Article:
Total Debt
President Reagan began his Presidency with a relatively small stock of debt.   Mr. Trump will inherit a debt-to-GDP ratio almost three times that of President Reagan.  This leaves less room for deficits as a result of his tax cuts and increased spending.   The Trump plan is to increase economic growth and thus tax revenues through supply side and micro and regulatory policy.   This is the second chance for this argument to succeed.  Watch this space.

The high debt stock, coupled with expected large deficit spending,  risks a spike in real interest rates and a sovereign credit downgrade.

Real Oil Price
President Reagan took office with a relatively high real oil price.  Note this was in an era when high oil prices were considered “bad” for the economy.   The real oil price dropped almost 75 percent in the first five years of the Reagan administration.   President Trump will inherit a real oil price half that of Mr. Reagan, coupled with the ambiguity of not knowing if higher oil prices are good or bad for the economy.  We don’t know where to go with this one.

Dollar
Mr. Trump inherits a real trade-weighted dollar a little over 10 percent stronger than President Reagan and, most likely, headed north given the world’s divergent growth and monetary policies. This could act as a headwind on corporate profits and export growth.

Individual Marginal Tax Rates
This is the pearl and central to the supply side argument.  Cutting marginal tax rates to incentivize economic behavior and growth, which will increase tax revenues that offset the revenue loss from the tax cuts.   Note,  President Reagan, cut the top rate from 70 percent to 28 percent.   That was Yuuuge!   Mr. Trump just doesn’t have the room to do such large tax cuts as he starts at a lower base with the highest tax rate at around 40 percent.

Corporate Profit Margins
President Reagan took office with a lot of corporate inefficiency and room to expand corporate profits.  It feels we are close to peak margins.   Didn’t we just have an election to improve the wages of the average worker?    Watch this space.

Stock Valuations
Much like the debt stock,  Mr. Trump will inherit a stock market that is relatively highly valued.  Note,  one of Warren Buffet’s stock market valuation metrics,  Stock Market Cap to GDP, is more than 160 percent higher now than it was when President Reagan took office.  The U.S. will need lots of economic growth to “grow” into this metric.

Conclusion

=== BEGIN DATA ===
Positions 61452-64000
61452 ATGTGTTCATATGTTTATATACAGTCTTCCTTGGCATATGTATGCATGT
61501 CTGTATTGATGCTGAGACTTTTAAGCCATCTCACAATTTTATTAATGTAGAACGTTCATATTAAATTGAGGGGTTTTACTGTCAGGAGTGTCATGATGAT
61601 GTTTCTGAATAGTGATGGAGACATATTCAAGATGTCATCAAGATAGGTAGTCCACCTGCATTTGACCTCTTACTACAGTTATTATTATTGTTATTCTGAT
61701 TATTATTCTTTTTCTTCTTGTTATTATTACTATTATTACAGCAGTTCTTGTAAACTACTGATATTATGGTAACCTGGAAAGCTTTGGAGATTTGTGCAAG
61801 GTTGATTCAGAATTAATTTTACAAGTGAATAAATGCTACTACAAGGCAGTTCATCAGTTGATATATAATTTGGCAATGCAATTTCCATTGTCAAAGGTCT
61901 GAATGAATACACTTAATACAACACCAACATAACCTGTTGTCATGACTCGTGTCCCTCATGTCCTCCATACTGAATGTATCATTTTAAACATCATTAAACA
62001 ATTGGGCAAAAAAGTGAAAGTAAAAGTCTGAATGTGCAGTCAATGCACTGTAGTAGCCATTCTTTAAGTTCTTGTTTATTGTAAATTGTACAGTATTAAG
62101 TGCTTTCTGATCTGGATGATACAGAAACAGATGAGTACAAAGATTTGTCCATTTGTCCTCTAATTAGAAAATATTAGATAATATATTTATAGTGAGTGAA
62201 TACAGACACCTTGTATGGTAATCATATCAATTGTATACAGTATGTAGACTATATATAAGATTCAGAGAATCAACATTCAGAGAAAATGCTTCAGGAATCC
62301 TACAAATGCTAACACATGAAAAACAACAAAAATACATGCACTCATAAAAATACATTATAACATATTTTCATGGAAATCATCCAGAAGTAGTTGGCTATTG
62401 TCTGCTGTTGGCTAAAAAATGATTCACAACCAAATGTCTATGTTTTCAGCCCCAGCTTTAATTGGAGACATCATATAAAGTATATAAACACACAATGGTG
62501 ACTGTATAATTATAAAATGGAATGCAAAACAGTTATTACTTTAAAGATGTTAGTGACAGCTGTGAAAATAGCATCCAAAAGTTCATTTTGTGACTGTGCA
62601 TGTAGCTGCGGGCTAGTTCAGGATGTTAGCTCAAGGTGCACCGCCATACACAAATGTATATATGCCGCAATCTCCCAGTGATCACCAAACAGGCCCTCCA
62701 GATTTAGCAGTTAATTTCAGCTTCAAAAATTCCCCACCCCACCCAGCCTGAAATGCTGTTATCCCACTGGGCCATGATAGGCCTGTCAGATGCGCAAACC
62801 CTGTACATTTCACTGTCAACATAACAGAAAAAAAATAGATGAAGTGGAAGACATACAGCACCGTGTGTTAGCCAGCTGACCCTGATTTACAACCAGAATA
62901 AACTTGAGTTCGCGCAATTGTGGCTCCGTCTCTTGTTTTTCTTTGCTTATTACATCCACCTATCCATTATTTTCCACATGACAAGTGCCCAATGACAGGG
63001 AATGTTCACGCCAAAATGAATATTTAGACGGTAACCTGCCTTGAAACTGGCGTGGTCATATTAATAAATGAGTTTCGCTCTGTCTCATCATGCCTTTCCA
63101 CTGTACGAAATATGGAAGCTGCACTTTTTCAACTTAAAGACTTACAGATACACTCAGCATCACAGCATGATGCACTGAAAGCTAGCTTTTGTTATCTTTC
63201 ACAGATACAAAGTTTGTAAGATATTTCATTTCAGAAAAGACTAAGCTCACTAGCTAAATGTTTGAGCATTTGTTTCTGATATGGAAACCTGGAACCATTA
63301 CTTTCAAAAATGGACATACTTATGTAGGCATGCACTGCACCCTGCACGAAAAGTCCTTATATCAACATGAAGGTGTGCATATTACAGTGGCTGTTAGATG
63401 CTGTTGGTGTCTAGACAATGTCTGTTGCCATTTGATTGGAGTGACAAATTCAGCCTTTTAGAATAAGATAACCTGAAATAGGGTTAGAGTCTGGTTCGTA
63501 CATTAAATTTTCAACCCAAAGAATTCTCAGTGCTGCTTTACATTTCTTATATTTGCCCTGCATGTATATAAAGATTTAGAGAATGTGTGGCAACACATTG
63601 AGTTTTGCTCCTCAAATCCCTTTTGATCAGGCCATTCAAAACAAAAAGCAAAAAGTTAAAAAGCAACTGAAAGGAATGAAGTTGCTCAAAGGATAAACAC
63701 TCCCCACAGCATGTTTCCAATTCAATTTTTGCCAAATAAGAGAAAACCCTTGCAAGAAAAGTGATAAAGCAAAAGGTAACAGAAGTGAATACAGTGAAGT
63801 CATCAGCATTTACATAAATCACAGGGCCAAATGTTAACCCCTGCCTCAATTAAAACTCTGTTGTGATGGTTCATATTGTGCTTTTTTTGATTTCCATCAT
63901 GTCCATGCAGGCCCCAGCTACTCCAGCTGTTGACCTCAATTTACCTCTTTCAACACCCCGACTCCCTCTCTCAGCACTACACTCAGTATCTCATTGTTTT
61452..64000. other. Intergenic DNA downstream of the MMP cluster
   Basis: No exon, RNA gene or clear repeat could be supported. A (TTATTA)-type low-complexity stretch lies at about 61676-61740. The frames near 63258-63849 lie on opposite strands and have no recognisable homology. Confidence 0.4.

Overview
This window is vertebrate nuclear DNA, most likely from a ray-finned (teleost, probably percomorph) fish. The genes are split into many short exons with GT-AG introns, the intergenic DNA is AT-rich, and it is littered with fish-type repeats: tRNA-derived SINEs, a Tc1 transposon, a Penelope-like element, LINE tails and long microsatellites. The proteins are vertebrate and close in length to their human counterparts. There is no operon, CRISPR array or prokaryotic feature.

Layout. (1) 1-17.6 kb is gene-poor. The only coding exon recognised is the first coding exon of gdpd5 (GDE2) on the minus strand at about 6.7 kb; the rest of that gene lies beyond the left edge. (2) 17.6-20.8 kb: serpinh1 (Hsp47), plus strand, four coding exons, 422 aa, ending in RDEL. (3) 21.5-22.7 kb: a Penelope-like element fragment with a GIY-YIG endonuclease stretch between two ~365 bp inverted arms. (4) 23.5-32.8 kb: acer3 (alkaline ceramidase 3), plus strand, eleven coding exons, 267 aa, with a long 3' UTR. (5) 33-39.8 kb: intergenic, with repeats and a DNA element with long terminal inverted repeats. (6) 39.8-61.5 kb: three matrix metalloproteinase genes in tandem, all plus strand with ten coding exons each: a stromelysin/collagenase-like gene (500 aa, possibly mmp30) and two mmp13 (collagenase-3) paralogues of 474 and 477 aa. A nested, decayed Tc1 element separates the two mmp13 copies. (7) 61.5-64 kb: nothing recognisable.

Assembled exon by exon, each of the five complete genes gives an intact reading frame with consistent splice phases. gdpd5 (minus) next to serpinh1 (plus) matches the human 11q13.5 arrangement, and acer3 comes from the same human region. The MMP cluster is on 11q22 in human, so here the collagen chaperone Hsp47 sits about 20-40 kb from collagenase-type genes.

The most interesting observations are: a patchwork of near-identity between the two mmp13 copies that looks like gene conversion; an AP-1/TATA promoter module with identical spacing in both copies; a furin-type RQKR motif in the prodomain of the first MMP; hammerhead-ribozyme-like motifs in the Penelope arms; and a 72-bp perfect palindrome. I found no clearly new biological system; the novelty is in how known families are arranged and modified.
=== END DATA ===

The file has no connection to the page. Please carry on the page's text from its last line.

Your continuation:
There you have it.  The macroeconomic initial conditions at the beginning of two Presidencies.   This is just our first quick whack at this analysis.

President Trump is going to have to depend on “animal spirits” to do a lot of the heavy lifting and exquisite execution of supply side, microeconomic, and regulatory reform to increase potential GDP growth.   Higher growth will increase the top line of companies and improve earnings.  But we think, after looking at the data,  the window is narrow.

Can we rally a lot?  Absolutely.  And probably will given the better business conditions initially created by regulatory reform and the fiscal stimulus.

A Reagan bull market?   We don’t think so.

By the way, and contrary to the conventional wisdom,  the Reagan bull market is only the 5th largest Presidential bull market since Teddy Roosevelt, just behind the Obama bull market.

We could be wrong and it surely hasn’t paid to short or underestimate Donald Trump.   But, he just won’t, and probably, can’t,  have the macro tailwinds that President Reagan had at his back given the initial conditions of the macro data.

Stay tuned.

 Note To Our Readers

The Global Macro Monitor website will be under construction over the next several weeks as we search and construct a “fair path” to protect our contributors from the free riders.  We have a few more posts in the pipeline but they will be few and far in between.   If you are a contributor email us and we will send out our ongoing data analysis or the research you depend on.    Cheers.     

 

 

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2 Responses to Is “Obama Envy” Driving Trump’s Call For QE4?

  1. Mike Curtis says:

    All your comments about Reagan are well taken and interesting. But the beginning of a two generation long bull market in financial assets had very little to do with Reagan and his policies. Paul Volcker deserves the credit. Reaganomics would be better named Volckernomics.

    • macromon says:

      You are certainly correct, Mike. It was Volcker’s breaking the back of inflationary that brought interest rates down. We have just the opposite, disinflationary expectations, which do not reflect the reality of the structural inflation built into the economy. We have been gaslighted into believing if Iron Ore prices fall, the global economy is in deflation even as most in the U.S. are priced out of the housing market and can barely make rent.